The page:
Haidilao, a Chinese hot pot restaurant chain, announced on September 21 that it plans to implement a rotating Chief Operating Officer plan. Regional managers, leaders of functional departments, and directors of committees will all eligible to participate if they meet certain conditions.
The selection and reappointment of each rotating COO shall be determined by the CEO and appointed in accordance with company regulations.
Haidilao claimed that this program will allow relevant personnel to have a more comprehensive understanding of the company’s management policies and processes in different regions, as well as to apply their expertise to daily management.
The announcement also showed that four executive directors of Haidilao, who were appointed in August of last year and are known for their roles in restaurant operations and food safety, had resigned from the board.
After this adjustment, Haidilao’s board will be composed of six executive directors and five independent non-executive directors. The firm believes that a streamlined and strengthened board structure will improve its decision-making efficiency amid improved business performance due to its so-called “Woodpecker Plan.”
The Woodpecker Plan refers to cost-cutting measures announced by Haidilao on November 5, 2021, designed to compensate for a series of negative effects caused by the company’s misjudgment on the development trend of the pandemic and its rapid expansion. At that time, Haidilao said it would gradually close about 300 stores that failed to meet expectations by December 31 of that year.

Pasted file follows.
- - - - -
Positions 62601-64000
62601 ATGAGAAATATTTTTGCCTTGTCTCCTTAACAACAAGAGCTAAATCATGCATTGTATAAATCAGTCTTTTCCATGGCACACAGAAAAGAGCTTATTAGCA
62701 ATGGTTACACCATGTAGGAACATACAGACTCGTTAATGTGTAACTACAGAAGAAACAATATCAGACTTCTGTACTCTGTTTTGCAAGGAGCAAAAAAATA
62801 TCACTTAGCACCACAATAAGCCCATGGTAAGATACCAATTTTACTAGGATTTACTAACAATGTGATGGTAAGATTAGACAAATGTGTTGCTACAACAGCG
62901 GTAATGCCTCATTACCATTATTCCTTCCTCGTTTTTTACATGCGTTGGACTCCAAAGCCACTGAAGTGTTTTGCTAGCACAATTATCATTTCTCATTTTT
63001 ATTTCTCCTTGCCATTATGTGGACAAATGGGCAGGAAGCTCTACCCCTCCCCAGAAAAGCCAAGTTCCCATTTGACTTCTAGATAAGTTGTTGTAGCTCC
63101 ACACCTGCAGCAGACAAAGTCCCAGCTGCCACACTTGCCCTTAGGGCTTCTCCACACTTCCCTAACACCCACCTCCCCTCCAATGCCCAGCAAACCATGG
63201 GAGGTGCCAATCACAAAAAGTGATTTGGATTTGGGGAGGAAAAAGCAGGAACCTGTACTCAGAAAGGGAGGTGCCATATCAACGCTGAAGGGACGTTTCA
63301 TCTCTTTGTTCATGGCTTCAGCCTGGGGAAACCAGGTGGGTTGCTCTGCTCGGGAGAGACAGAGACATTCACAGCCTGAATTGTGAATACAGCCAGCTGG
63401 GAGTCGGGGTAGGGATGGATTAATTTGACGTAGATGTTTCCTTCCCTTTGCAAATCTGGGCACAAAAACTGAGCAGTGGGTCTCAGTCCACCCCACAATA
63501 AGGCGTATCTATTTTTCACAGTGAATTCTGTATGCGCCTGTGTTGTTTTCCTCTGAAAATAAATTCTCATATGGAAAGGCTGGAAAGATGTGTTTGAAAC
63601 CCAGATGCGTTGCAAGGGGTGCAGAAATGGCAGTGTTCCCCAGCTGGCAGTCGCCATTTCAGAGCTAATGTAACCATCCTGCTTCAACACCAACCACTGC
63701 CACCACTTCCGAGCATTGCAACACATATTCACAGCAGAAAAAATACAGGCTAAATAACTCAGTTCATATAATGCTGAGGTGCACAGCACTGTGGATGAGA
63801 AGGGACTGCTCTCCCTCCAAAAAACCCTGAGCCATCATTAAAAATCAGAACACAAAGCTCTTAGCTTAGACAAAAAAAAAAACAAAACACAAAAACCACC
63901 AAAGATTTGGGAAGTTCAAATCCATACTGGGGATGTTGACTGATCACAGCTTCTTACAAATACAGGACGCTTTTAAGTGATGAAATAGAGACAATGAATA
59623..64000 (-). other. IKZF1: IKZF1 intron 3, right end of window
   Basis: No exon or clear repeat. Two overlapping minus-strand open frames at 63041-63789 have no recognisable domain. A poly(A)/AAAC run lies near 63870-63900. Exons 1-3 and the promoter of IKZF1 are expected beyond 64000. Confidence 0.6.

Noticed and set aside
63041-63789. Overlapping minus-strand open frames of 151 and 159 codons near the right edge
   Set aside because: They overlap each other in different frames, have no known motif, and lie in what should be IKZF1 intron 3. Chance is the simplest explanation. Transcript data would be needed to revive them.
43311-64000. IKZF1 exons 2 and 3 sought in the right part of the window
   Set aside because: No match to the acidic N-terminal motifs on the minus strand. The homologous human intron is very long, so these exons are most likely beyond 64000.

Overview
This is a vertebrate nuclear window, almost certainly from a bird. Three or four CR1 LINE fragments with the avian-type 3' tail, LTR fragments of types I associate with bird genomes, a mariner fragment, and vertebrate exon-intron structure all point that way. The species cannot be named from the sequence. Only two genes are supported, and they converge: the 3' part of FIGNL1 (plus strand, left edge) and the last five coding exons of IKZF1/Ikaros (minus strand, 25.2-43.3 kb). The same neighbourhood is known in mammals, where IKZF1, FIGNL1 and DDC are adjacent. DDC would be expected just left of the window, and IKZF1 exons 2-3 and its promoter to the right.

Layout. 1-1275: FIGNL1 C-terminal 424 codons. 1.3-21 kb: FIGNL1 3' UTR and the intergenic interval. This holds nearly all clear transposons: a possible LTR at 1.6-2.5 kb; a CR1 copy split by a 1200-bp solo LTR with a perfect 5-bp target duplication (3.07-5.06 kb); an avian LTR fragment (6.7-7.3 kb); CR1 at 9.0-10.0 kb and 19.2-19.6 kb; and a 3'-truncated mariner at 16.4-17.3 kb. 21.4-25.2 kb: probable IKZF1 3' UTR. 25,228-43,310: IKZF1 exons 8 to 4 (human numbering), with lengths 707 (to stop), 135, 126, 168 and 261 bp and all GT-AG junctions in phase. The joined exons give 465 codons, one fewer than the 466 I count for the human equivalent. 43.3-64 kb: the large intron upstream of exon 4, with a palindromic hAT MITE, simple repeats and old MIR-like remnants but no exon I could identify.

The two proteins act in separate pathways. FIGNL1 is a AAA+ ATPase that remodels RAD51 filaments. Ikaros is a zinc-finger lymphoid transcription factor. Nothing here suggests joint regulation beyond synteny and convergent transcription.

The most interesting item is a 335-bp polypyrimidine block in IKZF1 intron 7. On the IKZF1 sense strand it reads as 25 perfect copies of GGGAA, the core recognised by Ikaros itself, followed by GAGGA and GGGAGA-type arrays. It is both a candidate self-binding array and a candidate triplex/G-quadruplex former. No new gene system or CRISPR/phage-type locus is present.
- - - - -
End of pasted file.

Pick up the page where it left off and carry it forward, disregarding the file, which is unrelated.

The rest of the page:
In March this year, firm founder Zhang Yong’s CEO position was replaced by Yang Lijuan. Previously an excellent waiter, she has worked at the company for 27 years and will be responsible for the Woodpecker Plan.
Haidilao said in its financial report for the first half of this year, restaurant business performance has significantly improved month-on-month since June this year. The company revealed that it plans to start its “Hard Bone” plan, and is considering the possibility of resuming operations at some stores that had been closed under last year’s Woodpecker Plan.
The report revealed that in the first half of this year, Haidilao’s revenue was 16.764 billion yuan ($2.36 billion), down about 16.57% year-on-year, and it recorded a net loss of 267 million yuan, reducing the loss range. Data from China’s National Bureau of Statistics showed that income from catering in the first six months of 2022 was 2,004.0 billion yuan, down 7.7% year on year. In May, more than 80 cities faced Covid-induced lockdowns, with no dining-in services available. Under such a backdrop, Haidilao’s narrowing losses appear particularly difficult.
In fact, Haidilao is also trying to achieve new breakthroughs, moving its products and services online to rebuild an emotional link with consumers. To that end, Haidilao has set up a community operations division to encourage its stores to generate revenue in other ways, such as by hot pot food delivery.
These new moves are also inseparable from a complete industrial chain layout. In recent years, while regarding hot pot operations as its main line, Haidilao split into a number of companies covering various links such as food materials, condiments, human resources, information technology systems, and store decoration, almost covering the entire chain of the hot pot industry.